What we stand for

G25 is committed to pursue a just, democratic, peaceful, tolerant, harmonious, moderate and progressive multi-racial, multi cultural, multi religious Malaysia through Islamic principles of Wassatiyah (moderation) and Maqasid Syariah (well-being of the people) that affirms justice, compassion, mercy, equity.

Malaysia is to be led by rule of law, good governance, respect for human rights and upholding the institution of the country.

We aim to ensure, raise awareness, promote that Syariah laws and civil laws should work in harmony and that the Syariah laws are used within its legal jurisdiction and limits as provided for by the federal and state division of powers.

There should be rational dialogues to inform people on how Islam is used for public law and policy that effects the multi ethnic and multi religious Malaysia and within the confines of the Federal Constitution, the supreme law of the nation.

We work in a consultative committee of experts to advise the government and facilitate amendments to the state Syariah laws, to align to the Federal Constitution and the spirit of Rukun Negara.

It is imperative to achieve a politically stable, economically progressive Malaysia and to be able to enjoy the harmony, tolerance, understanding and cooperation in this multi diverse country.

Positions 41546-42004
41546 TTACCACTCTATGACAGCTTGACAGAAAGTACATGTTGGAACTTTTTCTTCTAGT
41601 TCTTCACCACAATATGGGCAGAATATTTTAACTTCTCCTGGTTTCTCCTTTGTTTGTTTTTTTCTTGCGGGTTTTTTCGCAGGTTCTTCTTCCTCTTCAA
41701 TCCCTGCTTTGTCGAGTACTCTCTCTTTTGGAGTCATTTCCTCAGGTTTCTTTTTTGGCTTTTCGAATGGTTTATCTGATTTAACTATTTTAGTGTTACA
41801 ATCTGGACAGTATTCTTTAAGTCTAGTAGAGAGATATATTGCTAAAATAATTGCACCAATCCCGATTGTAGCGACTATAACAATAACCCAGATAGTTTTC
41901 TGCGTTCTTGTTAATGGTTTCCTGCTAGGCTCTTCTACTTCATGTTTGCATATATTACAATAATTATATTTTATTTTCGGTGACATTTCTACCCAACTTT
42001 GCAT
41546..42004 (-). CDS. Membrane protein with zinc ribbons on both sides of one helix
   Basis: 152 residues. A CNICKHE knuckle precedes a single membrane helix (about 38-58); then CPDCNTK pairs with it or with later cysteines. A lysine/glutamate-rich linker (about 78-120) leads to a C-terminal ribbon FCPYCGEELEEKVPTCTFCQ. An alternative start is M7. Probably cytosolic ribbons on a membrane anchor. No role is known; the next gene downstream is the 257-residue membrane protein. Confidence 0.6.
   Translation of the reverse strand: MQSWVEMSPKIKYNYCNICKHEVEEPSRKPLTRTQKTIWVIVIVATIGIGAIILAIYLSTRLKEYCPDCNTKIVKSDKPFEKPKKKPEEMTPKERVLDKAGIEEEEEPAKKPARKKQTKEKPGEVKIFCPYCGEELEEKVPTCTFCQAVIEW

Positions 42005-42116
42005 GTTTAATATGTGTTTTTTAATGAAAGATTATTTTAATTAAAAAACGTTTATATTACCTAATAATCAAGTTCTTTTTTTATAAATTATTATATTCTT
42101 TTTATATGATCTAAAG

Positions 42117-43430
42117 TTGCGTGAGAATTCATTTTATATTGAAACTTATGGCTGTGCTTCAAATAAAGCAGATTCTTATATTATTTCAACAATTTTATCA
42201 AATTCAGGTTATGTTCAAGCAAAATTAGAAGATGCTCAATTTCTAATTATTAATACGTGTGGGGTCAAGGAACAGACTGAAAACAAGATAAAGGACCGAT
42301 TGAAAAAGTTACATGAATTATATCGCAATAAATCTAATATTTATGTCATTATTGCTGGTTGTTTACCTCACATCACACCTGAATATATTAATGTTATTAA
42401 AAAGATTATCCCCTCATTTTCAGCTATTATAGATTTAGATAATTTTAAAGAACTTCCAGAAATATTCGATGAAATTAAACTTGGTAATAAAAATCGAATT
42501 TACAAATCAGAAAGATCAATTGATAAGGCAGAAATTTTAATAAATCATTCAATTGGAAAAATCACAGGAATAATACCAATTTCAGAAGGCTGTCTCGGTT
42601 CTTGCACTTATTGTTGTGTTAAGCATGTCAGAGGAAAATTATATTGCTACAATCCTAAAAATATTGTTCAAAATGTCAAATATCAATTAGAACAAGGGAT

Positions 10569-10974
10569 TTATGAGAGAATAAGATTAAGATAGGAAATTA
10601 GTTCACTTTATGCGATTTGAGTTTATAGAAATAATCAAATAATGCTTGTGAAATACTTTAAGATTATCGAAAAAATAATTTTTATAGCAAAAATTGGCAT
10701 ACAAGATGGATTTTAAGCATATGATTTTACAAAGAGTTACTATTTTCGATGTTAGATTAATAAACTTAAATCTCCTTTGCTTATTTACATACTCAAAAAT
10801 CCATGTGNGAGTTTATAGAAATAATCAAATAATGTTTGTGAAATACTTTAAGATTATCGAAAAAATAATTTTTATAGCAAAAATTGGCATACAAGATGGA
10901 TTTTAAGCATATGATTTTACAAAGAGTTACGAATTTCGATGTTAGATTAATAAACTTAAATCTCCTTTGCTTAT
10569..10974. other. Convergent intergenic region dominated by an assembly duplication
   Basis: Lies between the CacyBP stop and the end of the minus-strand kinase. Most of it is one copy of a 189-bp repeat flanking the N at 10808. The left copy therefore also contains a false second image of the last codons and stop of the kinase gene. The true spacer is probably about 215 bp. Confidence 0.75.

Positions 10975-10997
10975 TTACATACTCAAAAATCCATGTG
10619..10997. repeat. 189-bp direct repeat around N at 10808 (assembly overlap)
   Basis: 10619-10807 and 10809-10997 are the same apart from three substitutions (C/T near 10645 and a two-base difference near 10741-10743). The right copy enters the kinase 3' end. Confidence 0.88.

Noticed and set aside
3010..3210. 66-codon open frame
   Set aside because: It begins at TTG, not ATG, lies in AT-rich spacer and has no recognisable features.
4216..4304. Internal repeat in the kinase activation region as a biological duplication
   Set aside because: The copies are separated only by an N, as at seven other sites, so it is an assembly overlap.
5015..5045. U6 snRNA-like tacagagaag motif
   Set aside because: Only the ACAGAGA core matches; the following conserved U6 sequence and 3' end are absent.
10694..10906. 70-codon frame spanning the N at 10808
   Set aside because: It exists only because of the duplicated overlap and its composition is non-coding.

Turkish journalist’s book banned

Tuesday, October 3, 2017

PETALING JAYA: The Home Ministry has banned a book on Islam written by the Turkish journalist who was briefly detained in Malaysia last month over a lecture on religion.

 

A Federal Government gazette published on Sept 26 announced that the book written by Mustafa Akyol, Islam Without Extremes: A Muslim Case For Liberty, was prohibited.

 

The order also listed the Bahasa Malaysia translation of the book, Islam Tanpa Keekstreman: Berhujah Untuk Kebebasan.

 

It said the book was likely to “alarm the public” and was “prejudicial to public interest”.

 

The publisher of the English language version of the book was listed as W.W. Norton & Company Inc, based in New York, while the publisher of the Bahasa Malaysia version was Islamic Renaissance Front Bhd, based in Kuala Lumpur.

 

The US-based Akyol came to Malaysia last month after being invited to attend several events and to give a talk on religions.

 

On Sept 24, the Federal Territories Islamic Affairs Department (Jawi) summoned Akyol for questioning over a breach of Section 11 of the Syariah Criminal Offences Act for conducting religious teachings without tauliah (credentials).

 

He was detained at KLIA the next night by Immigration Department officers after a warrant of arrest was issued when he did not answer Jawi’s summons.

 

Akyol was released the following day and left Malaysia that evening.

 

It was reported that Jawi had completed its investigation and was satisfied that the organiser had not informed the journalist about the need to obtain the credentials.

 

Akyol has written on Islamic issues and politics for Turkish newspapers and the New York Times, among others.

 

The Inspector-General of Police said that Akyol was not seen as a threat by police.

 

“We helped facilitate the arrest following a request by Jawi,” Tan Sri Mohamad Fuzi Harun told a press conference after attending the 2017 Warriors’ Day celebration in Putrajaya.

 

The Star

 

Related:

 

IGP: Mustafa Akyol not a major threat to Malaysia - FMT

Govt bans books by Mustafa Akyol, Farouk Musa - FMT

Putrajaya bans books by progressive Muslim scholars Farouk Musa, Wan Ji

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